Nigel Cooke is a British artist renowned for his large-scale, meticulously realised paintings that depict fantastical, hyper-realistic scenes of urban decay. Cooke’s work references a wide range of painting styles and traditions; in Cooke’s words, he wants to simultaneously represent ‘all the characteristics of painting, from the retarded to the sophisticated . . . as though the whole past lives of the medium were flashing before its eyes’.
Mark Fisher is highly respected both as a music writer and a theorist. He writes regularly for frieze, New Statesman, Sight & Sound and The Wire, where he was acting deputy editor for a year. He is a Visiting Fellow at Goldsmiths, University Of London, and maintains one of the most successful weblogs on cultural theory, k-punk (http://k-punk.abstractdynamics.org).
Andrew Frost is an Australian art critic, writer and broadcaster. His articles have been published in a wide variety of Australian and international art magazines and he is a regular contributor to The Sydney Morning Herald. In 2007 ABC1 screened the three-part series The Art Life, and a second series in 2009, which Frost wrote and presented. He is the author of the monograph The Boys and is a PhD candidate at the College of Fine Arts, University of NSW.
Gridthiya Gaweewong is an independent curator and co-founder of Project 304, a Bangkok-based, non-profit, experimental art space initiated and run by artists and curators. Gaweewong attempts to create platforms of exchange for local and international contemporary practices that address issues of subculture, globalisation, migration, and alienation. Gaweewong has organized numerous local and international exhibitions that have significantly shaped the field of contemporary Southeast Asian art, including Saigon Open City, co-curated with Rirkrit Tiravanija, and the 5th Bangkok Experimental Film Festival. She is currently the artistic director of the Jim Thompson Art Centre and regularly contributes to exhibition catalogues, art journals, and local art magazines.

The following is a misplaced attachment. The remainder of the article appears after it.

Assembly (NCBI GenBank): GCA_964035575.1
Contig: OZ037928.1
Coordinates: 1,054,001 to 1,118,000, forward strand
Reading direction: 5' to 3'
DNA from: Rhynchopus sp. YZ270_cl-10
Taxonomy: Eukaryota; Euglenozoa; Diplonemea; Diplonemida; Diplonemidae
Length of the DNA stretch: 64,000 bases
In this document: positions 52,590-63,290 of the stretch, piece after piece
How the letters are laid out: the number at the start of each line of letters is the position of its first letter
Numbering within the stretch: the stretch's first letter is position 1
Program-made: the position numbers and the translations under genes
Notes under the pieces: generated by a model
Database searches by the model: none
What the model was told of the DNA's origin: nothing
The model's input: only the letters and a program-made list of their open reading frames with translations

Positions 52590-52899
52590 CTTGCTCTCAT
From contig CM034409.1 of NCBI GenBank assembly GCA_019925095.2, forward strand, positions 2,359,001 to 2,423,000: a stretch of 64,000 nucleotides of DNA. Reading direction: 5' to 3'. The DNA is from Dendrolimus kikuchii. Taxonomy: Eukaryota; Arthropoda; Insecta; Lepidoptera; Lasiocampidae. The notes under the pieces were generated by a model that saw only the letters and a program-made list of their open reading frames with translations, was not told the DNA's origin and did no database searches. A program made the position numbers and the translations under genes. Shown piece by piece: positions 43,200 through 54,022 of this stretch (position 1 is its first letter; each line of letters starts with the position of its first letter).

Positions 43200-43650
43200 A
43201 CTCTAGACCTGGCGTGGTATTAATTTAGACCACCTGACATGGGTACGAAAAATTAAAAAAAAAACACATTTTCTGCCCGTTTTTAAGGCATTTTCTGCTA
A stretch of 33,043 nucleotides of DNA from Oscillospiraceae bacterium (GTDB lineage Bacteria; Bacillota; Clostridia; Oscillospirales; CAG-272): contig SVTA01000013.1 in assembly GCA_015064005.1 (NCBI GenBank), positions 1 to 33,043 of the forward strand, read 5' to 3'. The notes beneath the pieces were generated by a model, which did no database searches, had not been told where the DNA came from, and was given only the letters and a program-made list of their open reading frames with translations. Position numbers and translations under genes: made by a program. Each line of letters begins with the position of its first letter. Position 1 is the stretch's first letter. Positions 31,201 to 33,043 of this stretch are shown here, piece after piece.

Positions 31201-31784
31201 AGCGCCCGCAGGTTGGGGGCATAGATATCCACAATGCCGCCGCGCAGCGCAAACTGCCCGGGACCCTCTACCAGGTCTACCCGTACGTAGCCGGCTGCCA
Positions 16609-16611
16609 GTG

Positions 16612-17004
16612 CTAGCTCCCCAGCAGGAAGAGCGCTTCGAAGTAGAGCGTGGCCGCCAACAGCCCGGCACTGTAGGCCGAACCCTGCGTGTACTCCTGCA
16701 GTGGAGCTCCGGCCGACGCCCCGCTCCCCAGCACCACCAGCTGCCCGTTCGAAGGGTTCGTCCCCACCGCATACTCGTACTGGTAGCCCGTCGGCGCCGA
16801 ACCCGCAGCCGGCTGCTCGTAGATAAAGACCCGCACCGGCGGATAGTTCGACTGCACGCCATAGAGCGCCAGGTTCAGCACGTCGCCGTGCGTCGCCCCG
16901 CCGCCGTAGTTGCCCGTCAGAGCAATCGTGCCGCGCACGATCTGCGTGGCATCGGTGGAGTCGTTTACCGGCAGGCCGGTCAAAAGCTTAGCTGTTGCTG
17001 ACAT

Barbad Golshiri is an Iranian artist and critic whose practice is prolific and wide ranging – extending from photography and sculpture to installation, films and critical writing. He is also translator and editor of Samuel Beckett’s dramatic works in Persian. Most of his works are language-based and contend with art and literature’s plane of feasible; the impossibility of quitting the possible field of expression; the aporia of expressing not to express. Golshiri has also been portrayed as a provocative critic of the current socio-political situation in Iran, hegemony of the new art market of the region and the living doxas.
Ghassan Hage is the inaugural Future Generation Professor of Anthropology and Social Theory at the University of Melbourne. His research interests include globalisation, migration, nationalism, racism and multiculturalism from a comparative perspective. In 2007, the Sydney Morning Herald listed Prof Hage in its top 25 public intellectuals in Australia.
Andrew Maerkle is a writer and editor based in Tokyo. He is currently Deputy Editor of the Japanese-English online publication ART iT, International Edition, and served as Deputy Editor of ArtAsiaPacific magazine in New York from 2006 to 2008. He has contributed to numerous international periodicals including Art & Australia, Esquire Japan, Eyeline and frieze. He is one of the authors of the catalogue Isaac Julien: Ten Thousand Waves (2010) and an editor and author of the forthcoming digital publication Architecture in Exhibition: Japan at the Venice Architecture Biennale 2010.
Angela Ndalianis is Associate Professor in Cinema and Cultural Studies at The University of Melbourne. She specialises in Hollywood cinema, digital media and the convergence of popular forms such as films, computer games, comic books and theme park spaces. Her research also explores transdisciplinary and transhistorical approaches to entertainment forms and their history, and she is especially interested in the baroque dimensions of contemporary culture.
Tom Vanderbilt writes on design, technology, science, and culture, among other subjects, for many publications, including Wired, Slate, The London Review of Books, Gourmet, The Wall Street Journal, Men’s Vogue, Artforum, The Wilson Quarterly, Travel and Leisure, Rolling Stone, The New York Times Magazine, Cabinet, Metropolis, and Popular Science. He is contributing editor to the design magazines I.D. and Print, and contributing writer of the popular blog Design Observer. His most recent book is the New York Times bestseller Traffic: Why We Drive the Way We Do (and What It Says About Us) (2009). He is also the author of Survival City: Adventures Among the Ruins of Atomic America (2002), an offbeat architectural travelogue of the United State’s Cold War past; and The Sneaker Book (1998), a cultural history of the athletic shoe.